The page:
The Beatles have now been broken up for five times as long they existed in the first place, so it’s quite an accomplishment that EMI has been able to consistently find new ways to package the group’s legendary catalogue every few years, even considering that their 1962-’70 run was one of the greatest pop culture phenomena in history.
For instance, a young music fan looking to introduce themselves to the Beatles’ vast body of work without sitting through a whole studio album has their pick of the litter: there’s the “Blue Album” and “Red Album” compilations from 1973, 1988’s Past Masters series, the mid-’90s Anthology three-disc set, 2000’s record-breaking number-one singles collection 1, along with a half-dozen others that filled the years between. Die-hard Beatles fans likely have recent releases like 2003 remix/remaster album Let It Be… Naked, 2006 Cirque du Soleil/Beatles mashup record Love and 2009’s The Beatles in Mono at home, as well.
Suffice it to say that ever since the early ‘70s, it’s been expensive to be a Beatles completist. EMI, which owns the band’s catalogue, isn’t making it any easier this holiday season. Just when I thought I could save up a little money, here comes The Beatles Stereo Box Set, a 16-LP collection that gathers all 14 of the quartet’s studio albums plus Past Masters and Magical Mystery Tour on audiophile-approved, 180-gram vinyl and comes with a 250-page hardbound book. The $450 set is due out November 13.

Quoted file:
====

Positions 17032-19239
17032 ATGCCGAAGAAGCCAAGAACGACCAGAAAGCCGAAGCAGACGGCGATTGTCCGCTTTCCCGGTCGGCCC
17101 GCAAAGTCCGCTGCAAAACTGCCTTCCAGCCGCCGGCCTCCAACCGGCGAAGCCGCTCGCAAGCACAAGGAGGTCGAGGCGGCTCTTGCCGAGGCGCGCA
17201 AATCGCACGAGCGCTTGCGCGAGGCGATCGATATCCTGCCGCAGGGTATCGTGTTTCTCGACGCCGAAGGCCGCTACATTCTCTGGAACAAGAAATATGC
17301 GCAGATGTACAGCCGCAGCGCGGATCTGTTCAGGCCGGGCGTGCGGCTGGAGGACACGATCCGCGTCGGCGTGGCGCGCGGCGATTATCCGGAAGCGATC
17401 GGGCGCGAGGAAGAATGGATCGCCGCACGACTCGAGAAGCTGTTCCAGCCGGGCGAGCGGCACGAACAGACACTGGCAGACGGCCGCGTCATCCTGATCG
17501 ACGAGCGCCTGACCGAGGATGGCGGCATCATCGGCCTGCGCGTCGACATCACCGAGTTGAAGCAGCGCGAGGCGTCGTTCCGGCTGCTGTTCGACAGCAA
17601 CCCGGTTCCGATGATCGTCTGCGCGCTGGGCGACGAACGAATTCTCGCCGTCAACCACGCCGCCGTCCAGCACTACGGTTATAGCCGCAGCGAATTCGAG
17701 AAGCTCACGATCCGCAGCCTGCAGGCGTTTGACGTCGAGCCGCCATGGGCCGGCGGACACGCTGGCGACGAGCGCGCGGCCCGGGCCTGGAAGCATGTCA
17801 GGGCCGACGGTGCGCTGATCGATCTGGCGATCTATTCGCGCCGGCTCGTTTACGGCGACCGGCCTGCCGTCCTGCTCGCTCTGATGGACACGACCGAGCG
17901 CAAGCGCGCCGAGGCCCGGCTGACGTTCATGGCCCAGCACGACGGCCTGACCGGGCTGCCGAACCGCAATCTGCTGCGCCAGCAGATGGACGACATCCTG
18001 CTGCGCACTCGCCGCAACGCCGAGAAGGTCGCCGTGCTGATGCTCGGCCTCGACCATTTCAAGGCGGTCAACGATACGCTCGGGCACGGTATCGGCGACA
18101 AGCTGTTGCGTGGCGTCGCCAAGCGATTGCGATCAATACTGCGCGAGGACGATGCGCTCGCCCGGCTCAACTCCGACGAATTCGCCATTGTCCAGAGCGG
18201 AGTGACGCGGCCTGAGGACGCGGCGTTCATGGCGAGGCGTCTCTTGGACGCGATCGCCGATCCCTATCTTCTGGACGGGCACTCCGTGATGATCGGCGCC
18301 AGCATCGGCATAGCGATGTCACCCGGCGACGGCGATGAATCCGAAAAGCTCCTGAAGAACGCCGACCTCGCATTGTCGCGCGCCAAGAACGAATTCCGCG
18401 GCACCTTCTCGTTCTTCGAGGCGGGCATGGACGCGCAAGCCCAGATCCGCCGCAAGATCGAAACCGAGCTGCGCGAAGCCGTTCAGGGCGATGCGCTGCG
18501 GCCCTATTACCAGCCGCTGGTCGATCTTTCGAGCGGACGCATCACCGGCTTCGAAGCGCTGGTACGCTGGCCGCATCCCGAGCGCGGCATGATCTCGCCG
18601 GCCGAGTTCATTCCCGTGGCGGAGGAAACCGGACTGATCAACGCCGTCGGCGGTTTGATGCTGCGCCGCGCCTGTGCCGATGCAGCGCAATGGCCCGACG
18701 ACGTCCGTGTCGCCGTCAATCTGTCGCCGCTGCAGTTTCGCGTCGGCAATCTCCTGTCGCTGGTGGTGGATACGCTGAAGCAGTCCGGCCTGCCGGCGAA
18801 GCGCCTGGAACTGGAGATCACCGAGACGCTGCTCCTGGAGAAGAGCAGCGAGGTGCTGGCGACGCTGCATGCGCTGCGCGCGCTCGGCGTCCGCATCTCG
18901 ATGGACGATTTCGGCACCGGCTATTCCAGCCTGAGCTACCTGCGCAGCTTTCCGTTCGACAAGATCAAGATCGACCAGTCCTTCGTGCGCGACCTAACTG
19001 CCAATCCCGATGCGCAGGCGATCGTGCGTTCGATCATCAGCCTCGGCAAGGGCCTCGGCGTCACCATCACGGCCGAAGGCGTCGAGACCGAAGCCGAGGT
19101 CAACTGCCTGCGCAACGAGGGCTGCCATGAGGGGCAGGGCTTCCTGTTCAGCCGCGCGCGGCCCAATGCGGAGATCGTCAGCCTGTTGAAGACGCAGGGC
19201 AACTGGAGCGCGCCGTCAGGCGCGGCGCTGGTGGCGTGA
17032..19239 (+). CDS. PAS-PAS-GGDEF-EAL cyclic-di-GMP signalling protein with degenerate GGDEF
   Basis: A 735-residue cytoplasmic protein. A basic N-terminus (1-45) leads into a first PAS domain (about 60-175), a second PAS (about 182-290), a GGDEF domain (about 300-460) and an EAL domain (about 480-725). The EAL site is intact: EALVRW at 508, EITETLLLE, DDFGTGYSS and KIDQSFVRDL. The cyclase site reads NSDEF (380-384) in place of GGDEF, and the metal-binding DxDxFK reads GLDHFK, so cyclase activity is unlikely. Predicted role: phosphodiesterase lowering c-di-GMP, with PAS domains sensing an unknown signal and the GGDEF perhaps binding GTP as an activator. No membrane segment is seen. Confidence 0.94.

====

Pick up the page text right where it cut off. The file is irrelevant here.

This latest release isn’t the first time the Beatles’ core catalogue has been packaged in such a way. 1978’s The Beatles Collection gathered the 14 studio albums on vinyl, while 1988’s The Beatles Box Set included the 16 LPs collected in The Beatles Stereo Box Set on CD for the first time. The upcoming set was also released on CD in 2009, with expanded extra content and updated packaging from its late-’80s counterpart.
Your wallet may hurt a little as you load the box set into your trunk with a small crane, but $450 is a walk through a field of strawberries compared to the prices paid/appraised for history’s most valuable Beatles records. The buyers of these next 10 items will probably be working eight days a week for the rest of their lives to afford them.
10. The Beatles (“The White Album”) Decca Export Pressing